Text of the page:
These measures helped to kick-start e-commerce sales and stabilize margins after just three months. Stores experienced a similar turnaround, achieving a rise in sales (two percentage points) and profit (four percentage points) after just eight weeks. And with a single source of data, pricing could be adjusted on a daily basis for top-selling products on e-commerce channels and on a bi-weekly cadence in stores.

Strengthen omnichannel to cater to different shopping missions

Because consumers have demonstrated a preference to use different channels for different shopping missions, grocery retailers will need to achieve greater flexibility across channels and reduce barriers to online purchases. A comprehensive understanding of shopping missions could also be critical. For instance, a consumer might look to buy fresh fruits from a physical market, but purchases of bulk products (such as 30 pounds of rice) are a better fit for online ordering and delivery. Retailers with the capabilities to serve both missions can strengthen loyalty with consumers and become the favored choice across channels.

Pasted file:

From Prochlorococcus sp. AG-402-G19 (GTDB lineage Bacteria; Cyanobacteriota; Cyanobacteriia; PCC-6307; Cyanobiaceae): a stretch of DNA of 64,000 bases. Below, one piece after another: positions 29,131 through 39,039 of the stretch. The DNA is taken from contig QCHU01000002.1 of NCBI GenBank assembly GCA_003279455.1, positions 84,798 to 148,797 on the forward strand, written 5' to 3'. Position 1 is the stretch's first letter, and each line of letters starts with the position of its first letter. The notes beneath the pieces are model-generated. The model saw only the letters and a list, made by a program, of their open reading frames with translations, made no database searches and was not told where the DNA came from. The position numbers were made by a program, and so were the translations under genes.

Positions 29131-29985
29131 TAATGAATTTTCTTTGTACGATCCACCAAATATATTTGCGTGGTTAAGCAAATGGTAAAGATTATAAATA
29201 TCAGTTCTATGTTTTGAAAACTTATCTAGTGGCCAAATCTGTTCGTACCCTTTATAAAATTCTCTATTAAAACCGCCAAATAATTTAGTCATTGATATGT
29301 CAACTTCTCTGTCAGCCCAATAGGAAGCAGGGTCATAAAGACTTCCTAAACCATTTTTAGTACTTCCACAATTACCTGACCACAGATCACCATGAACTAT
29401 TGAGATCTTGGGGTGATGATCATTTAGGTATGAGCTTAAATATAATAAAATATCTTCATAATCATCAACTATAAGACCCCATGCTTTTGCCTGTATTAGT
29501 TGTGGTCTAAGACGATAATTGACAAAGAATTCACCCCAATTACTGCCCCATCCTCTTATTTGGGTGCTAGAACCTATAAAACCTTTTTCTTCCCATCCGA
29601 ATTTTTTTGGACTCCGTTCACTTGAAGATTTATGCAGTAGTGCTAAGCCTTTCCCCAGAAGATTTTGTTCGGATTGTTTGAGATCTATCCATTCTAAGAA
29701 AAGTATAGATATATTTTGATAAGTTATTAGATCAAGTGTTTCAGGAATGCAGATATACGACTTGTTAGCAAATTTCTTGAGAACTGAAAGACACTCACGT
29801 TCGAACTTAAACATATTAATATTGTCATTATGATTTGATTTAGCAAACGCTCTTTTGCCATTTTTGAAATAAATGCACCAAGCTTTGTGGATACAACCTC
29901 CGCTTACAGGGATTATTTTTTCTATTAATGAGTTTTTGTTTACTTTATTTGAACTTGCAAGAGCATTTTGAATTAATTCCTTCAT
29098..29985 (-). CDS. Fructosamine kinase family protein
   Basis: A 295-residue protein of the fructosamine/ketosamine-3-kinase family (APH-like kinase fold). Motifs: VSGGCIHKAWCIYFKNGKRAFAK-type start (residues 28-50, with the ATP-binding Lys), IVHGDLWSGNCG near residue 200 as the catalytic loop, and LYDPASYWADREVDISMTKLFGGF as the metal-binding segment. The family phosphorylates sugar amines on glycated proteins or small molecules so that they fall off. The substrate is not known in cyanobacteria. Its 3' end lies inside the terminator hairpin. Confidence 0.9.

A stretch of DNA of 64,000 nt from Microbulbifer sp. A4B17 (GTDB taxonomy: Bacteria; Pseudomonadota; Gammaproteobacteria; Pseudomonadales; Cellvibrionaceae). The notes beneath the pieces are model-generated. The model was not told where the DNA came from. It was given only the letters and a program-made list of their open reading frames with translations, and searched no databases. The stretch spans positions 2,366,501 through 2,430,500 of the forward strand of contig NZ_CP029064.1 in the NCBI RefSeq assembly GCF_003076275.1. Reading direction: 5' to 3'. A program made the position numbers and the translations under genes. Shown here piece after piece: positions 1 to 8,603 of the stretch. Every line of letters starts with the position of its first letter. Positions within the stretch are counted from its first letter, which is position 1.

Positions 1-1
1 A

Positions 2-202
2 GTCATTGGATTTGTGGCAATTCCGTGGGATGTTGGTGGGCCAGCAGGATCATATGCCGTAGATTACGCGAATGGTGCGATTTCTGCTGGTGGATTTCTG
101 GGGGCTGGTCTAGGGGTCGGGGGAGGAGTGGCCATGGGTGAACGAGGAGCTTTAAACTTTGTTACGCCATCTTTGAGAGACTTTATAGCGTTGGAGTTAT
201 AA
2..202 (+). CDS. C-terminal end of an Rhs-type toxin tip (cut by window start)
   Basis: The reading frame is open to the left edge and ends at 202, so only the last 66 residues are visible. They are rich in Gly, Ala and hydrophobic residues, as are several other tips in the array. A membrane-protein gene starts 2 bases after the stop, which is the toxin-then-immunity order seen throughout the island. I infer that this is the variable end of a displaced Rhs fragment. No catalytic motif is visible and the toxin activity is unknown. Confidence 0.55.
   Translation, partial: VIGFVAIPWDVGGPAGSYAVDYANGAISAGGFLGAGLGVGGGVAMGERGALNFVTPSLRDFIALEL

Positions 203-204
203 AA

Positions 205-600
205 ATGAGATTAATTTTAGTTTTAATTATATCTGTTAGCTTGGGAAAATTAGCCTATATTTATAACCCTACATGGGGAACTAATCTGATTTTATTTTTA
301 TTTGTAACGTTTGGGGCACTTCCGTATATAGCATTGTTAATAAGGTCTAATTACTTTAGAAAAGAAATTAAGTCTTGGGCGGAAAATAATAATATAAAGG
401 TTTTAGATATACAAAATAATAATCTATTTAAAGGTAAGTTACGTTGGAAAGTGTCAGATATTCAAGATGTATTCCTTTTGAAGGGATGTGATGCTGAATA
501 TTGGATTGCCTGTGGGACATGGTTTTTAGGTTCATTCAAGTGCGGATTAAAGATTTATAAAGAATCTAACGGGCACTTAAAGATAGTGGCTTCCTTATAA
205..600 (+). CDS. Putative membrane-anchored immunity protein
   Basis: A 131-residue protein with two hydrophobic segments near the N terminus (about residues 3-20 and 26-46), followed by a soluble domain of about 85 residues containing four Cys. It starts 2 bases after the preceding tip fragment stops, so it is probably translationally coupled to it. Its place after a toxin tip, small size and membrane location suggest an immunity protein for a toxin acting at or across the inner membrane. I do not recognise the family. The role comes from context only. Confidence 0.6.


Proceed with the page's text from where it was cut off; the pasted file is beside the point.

When the onset of the COVID-19 pandemic elevated the importance of online channels, one retailer sought to create a seamless experience for consumers. It analyzed the pain points across each customer journey, launched a mobile app from scratch in only three months, redesigned the mobile web experience, and implemented a road map of more than 50 initiatives. The results were dramatic: e-commerce revenues doubled, and the customer conversion rate rose more than 55 percent.

To address the continued consumer preference for convenience and home delivery, retailers have also adapted their distribution and fulfillment strategy. During the pandemic, one grocery retailer used dedicated areas in its large stores as multiple urban fulfillment centers to enable quicker deliveries and faster picking for online purchases. This greater flexibility enabled the retailer to increase online sales more than 60 percent from Christmas 2019 to January 2022. As grocery retailers seek to respond to shifting consumer preferences, such lessons from the pandemic can help inform omnichannel strategy.